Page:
Back From the Brink

A decade ago, one wondered how the sun itself still managed to rise over Rwanda, let alone planes bearing tourists. Over three infernal months in the spring of 1994, the country saw at least 800,000 of its citizens slaughtered.

Le Pen's Last Laugh?

Will Jean-Marie Le Pen get the last laugh? He sent French voters screaming into the streets to keep him from the presidency in 2002, but France's notorious far-right curmudgeon is all smiles now.


If Lance Armstrong has come to define the American champion abroad--single-minded, unwavering, respected but not loved--then Bode Miller is the anti-Armstrong.

The Gentleman Thief

In the end, the "gentleman thief" broke down like a boy. Stephane Breitwieser, 33, who carried out some of the brashest art thefts the world has ever seen, sat sobbing in a French courtroom earlier this month.


We the Media by Dan GillmorComplaining about the media is a popular pastime but no one did anything about it, says Gillmor, until Weblogs came along. The California-based columnist explains why the legion of blogs--several million to date--are on a collision course with big media as it slides steadily toward cheaper and dumber news.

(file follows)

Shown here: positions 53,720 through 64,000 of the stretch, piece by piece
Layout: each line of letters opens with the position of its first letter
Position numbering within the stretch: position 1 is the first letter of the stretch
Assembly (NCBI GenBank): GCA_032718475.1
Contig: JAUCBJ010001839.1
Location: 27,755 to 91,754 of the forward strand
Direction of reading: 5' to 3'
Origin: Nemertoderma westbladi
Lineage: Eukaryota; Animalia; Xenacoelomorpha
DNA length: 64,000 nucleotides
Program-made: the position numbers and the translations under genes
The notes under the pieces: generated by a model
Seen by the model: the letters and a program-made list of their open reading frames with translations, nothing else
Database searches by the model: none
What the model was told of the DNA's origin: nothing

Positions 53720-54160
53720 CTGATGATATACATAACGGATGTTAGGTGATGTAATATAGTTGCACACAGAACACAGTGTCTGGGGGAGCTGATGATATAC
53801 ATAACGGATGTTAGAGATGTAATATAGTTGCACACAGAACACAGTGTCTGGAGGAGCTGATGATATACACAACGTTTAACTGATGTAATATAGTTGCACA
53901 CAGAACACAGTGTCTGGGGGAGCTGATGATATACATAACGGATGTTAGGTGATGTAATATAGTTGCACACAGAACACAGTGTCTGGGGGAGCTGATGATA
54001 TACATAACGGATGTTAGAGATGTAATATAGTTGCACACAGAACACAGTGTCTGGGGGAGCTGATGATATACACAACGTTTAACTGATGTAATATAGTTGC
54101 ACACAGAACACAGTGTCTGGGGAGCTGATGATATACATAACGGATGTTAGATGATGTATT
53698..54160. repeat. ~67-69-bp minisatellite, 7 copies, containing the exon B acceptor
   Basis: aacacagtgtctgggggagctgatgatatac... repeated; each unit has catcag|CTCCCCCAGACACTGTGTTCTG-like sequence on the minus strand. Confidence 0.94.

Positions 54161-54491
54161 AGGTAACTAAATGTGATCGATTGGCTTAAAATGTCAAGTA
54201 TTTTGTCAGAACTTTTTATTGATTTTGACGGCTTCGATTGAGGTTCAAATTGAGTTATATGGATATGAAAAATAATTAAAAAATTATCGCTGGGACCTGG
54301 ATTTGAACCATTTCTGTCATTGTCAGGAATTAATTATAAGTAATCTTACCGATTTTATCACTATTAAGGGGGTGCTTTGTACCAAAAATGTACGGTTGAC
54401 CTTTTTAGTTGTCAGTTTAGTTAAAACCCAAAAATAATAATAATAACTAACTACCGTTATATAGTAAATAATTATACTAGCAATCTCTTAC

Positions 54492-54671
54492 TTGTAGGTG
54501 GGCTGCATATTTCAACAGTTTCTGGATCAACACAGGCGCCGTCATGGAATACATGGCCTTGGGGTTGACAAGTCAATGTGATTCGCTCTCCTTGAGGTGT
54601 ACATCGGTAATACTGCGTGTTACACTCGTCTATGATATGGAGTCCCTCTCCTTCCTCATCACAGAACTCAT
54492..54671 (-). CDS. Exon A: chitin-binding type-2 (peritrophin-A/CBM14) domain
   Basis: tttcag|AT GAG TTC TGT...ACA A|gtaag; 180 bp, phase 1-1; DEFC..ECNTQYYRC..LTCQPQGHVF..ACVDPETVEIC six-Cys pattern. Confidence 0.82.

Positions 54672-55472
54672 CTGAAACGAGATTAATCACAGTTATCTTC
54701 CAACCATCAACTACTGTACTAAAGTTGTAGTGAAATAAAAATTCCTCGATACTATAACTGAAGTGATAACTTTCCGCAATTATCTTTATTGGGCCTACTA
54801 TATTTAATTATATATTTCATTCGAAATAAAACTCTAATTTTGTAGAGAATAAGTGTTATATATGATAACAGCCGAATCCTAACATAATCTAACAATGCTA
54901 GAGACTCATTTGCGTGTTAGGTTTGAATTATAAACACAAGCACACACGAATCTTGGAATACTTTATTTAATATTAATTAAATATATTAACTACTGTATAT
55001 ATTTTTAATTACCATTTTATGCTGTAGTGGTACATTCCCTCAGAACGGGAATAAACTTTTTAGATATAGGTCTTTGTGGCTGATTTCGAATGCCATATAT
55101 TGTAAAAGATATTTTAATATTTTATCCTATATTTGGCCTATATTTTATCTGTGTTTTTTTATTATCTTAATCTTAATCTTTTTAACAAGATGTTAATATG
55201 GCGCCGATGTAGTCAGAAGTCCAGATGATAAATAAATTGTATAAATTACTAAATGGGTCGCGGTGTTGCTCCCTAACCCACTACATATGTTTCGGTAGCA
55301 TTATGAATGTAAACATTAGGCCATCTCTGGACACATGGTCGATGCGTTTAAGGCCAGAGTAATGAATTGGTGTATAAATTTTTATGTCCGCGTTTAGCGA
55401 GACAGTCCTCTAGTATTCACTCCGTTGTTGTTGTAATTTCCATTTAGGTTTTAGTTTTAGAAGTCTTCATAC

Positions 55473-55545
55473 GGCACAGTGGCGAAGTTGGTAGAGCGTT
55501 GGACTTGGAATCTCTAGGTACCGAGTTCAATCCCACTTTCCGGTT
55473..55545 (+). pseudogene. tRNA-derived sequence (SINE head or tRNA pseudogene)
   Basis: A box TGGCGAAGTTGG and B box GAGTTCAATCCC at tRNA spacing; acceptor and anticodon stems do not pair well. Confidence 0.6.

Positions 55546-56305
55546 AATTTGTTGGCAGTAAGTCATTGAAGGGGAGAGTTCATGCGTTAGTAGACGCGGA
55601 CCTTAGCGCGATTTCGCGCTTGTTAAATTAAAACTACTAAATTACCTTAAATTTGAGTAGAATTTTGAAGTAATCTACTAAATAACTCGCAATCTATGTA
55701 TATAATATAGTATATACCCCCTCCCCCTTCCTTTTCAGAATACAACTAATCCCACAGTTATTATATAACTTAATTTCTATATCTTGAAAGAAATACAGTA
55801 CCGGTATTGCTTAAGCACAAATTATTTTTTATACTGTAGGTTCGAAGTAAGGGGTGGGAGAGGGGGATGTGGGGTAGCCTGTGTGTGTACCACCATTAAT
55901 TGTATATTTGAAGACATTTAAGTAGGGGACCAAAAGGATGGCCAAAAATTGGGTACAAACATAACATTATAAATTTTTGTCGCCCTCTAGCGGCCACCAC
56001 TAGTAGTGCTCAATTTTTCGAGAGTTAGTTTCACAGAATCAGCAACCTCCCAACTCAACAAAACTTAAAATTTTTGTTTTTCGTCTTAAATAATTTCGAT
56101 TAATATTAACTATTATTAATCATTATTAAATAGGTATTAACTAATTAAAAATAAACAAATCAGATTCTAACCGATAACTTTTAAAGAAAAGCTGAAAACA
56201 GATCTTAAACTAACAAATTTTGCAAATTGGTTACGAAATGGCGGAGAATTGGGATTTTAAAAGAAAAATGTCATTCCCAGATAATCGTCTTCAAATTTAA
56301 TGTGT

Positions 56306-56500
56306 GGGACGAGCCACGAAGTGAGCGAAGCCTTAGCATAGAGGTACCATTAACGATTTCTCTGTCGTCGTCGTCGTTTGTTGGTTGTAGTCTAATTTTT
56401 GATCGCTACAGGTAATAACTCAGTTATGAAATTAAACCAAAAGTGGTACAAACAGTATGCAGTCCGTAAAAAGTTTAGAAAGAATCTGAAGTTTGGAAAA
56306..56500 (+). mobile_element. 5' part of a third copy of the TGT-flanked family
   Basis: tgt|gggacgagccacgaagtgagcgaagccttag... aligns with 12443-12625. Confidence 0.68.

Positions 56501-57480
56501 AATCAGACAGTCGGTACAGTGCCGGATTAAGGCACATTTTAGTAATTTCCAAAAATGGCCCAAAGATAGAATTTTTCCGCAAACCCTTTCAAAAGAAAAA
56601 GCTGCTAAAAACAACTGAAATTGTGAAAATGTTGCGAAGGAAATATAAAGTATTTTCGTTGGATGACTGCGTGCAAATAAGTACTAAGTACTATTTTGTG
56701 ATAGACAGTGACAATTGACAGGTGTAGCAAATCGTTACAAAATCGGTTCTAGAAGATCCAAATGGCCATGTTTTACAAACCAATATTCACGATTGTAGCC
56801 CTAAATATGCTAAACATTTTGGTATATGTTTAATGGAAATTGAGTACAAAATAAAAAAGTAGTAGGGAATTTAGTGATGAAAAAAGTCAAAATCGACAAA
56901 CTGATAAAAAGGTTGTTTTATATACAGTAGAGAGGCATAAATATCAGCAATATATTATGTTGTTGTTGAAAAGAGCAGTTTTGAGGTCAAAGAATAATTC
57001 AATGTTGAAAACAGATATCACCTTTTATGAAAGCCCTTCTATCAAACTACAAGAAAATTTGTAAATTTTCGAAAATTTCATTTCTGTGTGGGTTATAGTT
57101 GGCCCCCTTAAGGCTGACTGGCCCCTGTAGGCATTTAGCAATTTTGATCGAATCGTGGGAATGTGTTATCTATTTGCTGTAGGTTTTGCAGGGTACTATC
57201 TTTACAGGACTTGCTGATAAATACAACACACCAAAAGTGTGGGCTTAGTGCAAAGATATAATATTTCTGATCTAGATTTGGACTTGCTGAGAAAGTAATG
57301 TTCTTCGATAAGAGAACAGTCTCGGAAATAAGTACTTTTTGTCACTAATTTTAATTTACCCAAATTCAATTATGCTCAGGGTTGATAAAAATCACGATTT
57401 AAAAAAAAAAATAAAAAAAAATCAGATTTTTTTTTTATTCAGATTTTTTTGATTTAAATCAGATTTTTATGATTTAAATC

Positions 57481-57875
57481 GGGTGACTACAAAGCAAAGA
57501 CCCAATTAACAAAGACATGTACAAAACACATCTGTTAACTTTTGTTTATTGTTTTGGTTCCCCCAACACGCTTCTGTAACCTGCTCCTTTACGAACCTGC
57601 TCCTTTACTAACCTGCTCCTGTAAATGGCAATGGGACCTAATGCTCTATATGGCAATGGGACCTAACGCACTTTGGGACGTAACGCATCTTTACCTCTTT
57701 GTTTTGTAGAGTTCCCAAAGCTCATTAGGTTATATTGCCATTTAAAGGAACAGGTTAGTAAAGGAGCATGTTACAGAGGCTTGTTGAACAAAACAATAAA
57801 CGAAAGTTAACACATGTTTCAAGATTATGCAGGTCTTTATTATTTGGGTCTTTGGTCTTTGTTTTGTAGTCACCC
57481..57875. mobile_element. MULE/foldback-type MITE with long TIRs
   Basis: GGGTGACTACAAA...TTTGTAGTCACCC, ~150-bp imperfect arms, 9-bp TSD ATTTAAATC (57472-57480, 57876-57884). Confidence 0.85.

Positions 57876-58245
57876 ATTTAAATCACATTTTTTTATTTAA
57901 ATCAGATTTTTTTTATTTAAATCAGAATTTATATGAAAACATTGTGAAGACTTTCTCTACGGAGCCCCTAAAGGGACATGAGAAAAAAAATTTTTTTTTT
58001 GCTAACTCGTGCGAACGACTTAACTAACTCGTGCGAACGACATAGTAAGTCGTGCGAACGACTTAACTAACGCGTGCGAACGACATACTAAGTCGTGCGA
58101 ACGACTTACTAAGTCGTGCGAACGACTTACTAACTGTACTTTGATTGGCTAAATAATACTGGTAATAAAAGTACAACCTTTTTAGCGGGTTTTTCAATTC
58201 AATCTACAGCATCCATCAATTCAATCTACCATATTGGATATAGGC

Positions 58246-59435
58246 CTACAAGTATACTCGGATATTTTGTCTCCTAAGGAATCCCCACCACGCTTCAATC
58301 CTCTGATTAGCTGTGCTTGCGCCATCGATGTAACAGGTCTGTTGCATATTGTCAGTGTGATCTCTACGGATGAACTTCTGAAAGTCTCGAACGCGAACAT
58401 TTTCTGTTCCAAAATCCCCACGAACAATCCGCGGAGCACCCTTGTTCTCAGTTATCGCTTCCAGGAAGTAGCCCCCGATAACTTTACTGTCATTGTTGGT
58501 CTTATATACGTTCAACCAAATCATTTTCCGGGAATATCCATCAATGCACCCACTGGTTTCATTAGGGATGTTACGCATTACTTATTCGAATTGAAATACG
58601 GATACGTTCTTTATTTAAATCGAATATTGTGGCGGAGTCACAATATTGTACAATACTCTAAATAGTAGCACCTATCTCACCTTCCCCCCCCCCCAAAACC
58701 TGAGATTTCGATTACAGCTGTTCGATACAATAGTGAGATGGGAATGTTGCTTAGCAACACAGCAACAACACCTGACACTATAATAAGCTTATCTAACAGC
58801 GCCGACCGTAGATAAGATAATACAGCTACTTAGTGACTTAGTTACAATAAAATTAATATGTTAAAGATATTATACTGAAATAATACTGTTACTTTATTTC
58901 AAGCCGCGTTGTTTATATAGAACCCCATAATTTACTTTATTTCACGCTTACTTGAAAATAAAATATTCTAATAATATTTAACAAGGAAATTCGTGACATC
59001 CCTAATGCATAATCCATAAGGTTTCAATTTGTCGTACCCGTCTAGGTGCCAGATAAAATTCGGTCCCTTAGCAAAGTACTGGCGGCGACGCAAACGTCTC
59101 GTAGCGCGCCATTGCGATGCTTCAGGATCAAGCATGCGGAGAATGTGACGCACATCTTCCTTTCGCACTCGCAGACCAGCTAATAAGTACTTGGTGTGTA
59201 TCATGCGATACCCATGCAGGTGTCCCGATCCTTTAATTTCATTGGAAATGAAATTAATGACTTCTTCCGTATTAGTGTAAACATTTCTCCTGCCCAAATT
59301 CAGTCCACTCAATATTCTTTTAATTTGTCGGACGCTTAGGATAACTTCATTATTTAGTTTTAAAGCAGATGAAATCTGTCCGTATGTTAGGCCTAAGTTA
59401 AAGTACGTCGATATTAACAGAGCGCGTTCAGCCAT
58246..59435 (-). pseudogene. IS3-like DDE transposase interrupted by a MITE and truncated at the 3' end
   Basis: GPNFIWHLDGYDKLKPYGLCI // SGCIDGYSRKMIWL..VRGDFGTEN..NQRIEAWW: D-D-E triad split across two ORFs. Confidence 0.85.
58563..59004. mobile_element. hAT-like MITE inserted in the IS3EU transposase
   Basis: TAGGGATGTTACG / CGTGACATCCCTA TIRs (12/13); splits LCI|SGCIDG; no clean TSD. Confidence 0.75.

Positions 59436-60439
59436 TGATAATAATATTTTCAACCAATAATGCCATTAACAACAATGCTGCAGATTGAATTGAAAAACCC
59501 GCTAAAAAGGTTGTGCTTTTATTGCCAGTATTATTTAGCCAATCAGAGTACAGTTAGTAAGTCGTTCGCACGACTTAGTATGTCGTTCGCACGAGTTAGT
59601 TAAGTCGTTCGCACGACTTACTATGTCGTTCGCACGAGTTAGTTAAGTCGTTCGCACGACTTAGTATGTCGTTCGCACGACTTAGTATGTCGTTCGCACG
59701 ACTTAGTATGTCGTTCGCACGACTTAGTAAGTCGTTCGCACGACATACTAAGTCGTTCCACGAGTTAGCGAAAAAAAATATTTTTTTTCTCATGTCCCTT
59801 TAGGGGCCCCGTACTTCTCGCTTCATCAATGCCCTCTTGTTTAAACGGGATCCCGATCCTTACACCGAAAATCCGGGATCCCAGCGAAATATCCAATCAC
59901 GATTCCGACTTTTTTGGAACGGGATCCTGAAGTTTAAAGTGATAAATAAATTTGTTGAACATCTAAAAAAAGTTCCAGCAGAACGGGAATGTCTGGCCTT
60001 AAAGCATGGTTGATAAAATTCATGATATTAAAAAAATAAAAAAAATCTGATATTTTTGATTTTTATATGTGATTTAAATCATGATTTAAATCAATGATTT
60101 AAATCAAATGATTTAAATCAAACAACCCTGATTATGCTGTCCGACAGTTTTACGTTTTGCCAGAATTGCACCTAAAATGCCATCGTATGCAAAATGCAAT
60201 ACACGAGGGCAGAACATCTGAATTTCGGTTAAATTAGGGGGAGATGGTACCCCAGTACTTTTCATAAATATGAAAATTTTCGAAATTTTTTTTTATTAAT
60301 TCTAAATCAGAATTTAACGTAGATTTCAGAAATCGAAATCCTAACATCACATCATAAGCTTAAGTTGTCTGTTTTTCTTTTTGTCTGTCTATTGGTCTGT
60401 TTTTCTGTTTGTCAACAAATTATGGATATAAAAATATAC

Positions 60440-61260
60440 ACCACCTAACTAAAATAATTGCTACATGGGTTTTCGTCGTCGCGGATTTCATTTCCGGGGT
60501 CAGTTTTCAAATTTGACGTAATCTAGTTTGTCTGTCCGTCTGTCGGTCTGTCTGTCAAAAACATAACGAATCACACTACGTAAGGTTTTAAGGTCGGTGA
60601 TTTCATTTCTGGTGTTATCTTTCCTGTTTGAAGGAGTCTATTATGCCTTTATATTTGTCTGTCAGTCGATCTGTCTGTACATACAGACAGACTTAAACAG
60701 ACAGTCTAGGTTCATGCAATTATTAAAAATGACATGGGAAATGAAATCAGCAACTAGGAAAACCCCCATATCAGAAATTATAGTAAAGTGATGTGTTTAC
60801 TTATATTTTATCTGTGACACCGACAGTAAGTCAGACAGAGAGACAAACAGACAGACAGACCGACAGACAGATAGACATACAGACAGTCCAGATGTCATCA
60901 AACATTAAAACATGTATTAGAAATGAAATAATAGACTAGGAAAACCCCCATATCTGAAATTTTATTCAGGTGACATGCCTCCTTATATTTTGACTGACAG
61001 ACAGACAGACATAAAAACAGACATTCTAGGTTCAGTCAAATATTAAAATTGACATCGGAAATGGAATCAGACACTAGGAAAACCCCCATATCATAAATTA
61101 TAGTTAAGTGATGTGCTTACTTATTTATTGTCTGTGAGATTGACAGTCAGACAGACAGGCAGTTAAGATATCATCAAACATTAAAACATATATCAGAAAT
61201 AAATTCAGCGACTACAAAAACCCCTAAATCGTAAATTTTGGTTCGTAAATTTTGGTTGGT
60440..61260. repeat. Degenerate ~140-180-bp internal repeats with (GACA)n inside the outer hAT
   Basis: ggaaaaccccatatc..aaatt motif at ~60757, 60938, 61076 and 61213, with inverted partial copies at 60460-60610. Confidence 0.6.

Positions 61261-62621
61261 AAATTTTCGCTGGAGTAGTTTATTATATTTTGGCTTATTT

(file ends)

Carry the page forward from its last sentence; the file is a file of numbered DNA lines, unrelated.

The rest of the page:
The Ides Of September

Forget the Olympics. A country like France prefers a more dramatic tale, ripe with flawed characters and complex moral questions. From the beaches of Normandy to the Cote d'Azur, French vacationers have been transfixed by a real-life tale whose plotline features an outcast prodigal son arising to challenge his aging former mentor, the most powerful man in the nation. "It's the serial of the summer," says Carole Barjon of the Nouvel Observateur."It" is the political struggle within France's...


Wine is culture. It is also history, especially in France, where some say it is a link to God. Is it, however, food?A strange question, perhaps. But as the first ripe grapes are plucked around France this fall, the government will decide.


Paris? London? What's the difference, when you can hop a train after work as if it were the Metro and be in one or the other in time for dinner?This autumn, the superfast Eurostar celebrates its 10th year, darting between the twin capitals in a scant two-and-a-half hours.